6. Material culture studies and societies
A Martial World or a Diverse Community? Gender, Social Stratification and Minorities on Castles
This session seeks to explore the everyday society living in a castle or a palace between the 8th and 17th centuries. While the ostensible major group of inhabitants – usually regarded as men in arms – seems to be well represented in written and archaeological data, other groups are less visible: For example, it is difficult to spot female inhabitants and children, but also minorities like vagrant minstrels, visitors or even the castle's or palace's owner and her/his family members. Another neglected dimension in castle research is religion outside the chapel building. Here, we could regard practices of prayer, the chaplan's living conditions, but we might also face diverging religious groups (Jews, Moslems Orthodox, Catharists, Protestants and further denominations) within the castle walls. In this session, we want to discuss the subsequent questions with a departure point in medieval and renaissance castles and palaces in Central Europe and beyond:
In how far are specific object types markers for social or religious groups?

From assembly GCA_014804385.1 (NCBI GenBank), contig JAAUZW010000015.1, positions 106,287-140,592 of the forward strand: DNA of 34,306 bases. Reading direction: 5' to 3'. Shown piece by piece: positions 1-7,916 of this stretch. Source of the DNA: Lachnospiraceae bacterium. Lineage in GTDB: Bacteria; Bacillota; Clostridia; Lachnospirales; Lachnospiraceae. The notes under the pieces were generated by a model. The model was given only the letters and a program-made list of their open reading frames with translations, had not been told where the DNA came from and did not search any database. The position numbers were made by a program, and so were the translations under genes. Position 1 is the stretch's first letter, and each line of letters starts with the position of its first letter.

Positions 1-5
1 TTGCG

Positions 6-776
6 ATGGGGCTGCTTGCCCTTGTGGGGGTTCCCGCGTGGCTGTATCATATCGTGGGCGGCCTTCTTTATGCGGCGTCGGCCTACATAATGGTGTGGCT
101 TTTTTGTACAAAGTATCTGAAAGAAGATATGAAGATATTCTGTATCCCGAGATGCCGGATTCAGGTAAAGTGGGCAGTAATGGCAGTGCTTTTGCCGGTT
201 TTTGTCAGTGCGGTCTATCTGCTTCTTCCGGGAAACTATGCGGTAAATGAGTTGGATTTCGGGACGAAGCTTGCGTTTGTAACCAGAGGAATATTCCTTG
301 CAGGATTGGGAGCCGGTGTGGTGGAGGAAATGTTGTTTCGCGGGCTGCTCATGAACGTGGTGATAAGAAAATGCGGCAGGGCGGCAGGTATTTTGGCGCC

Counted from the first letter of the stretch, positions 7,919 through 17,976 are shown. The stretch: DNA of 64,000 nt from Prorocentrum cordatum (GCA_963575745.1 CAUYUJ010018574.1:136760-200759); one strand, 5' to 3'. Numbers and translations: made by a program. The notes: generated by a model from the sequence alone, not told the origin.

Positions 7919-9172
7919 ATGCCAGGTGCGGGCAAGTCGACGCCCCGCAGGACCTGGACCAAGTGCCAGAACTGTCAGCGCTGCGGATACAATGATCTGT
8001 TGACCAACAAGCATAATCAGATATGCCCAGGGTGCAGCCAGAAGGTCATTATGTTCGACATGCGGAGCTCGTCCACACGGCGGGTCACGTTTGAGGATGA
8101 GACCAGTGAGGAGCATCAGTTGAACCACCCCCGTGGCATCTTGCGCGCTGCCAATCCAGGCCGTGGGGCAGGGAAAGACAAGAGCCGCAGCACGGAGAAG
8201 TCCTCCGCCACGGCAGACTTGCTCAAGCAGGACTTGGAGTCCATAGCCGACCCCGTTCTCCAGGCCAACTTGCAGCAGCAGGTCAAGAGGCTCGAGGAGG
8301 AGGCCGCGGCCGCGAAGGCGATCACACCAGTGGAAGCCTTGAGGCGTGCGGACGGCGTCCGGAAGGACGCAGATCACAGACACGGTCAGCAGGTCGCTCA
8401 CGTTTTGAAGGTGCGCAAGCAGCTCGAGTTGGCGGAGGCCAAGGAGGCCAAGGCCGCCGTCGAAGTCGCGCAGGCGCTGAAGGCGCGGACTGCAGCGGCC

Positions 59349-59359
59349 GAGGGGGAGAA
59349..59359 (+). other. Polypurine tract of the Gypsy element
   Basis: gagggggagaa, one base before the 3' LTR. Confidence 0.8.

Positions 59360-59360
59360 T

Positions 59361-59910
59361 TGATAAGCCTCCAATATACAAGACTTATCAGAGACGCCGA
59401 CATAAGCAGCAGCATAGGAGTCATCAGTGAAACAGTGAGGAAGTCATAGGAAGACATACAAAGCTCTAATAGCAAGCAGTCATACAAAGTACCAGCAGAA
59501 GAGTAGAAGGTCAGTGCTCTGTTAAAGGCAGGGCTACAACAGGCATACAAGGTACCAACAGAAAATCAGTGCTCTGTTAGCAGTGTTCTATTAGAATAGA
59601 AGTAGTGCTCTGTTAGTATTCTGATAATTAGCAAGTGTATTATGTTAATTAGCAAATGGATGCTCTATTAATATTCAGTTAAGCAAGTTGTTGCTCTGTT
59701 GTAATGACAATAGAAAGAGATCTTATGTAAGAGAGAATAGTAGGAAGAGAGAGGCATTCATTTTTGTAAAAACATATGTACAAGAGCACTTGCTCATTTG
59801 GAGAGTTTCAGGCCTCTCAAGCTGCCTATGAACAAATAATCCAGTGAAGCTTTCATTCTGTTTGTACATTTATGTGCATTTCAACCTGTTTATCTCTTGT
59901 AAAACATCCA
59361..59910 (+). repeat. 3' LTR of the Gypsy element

Is it possible to use combinations of objects for their identification?
How does the interpretation of spatial concepts (e.g. apartment, chapel, bower) contribtute to revealing neglected spheres?
How do archaeological sources witness the temporality of social spheres?
How does a gender bias influence research?
In how far does a comparative approach between different European regions improve our knowledge?
Contributions presenting individual case studies or more general surveys on methodical approaches and sources are welcome.
Castles, Middle Ages, Historical Archaeology, gender, diversity, minorities
Session associated with MERC:
Session associated with CIfA:
Session associated with SAfA:
Session associated with CAA:
Session associated with DGUF:
Session associated with other:
Rainer Atzbach (Denmark) 1
Markus Blaich (Germany) 2
Claudia Theune (Austria) 3
1. Aarhus University
2. Niedersächsisches Landesamt für Denkmalpflege
3. University of Vienna
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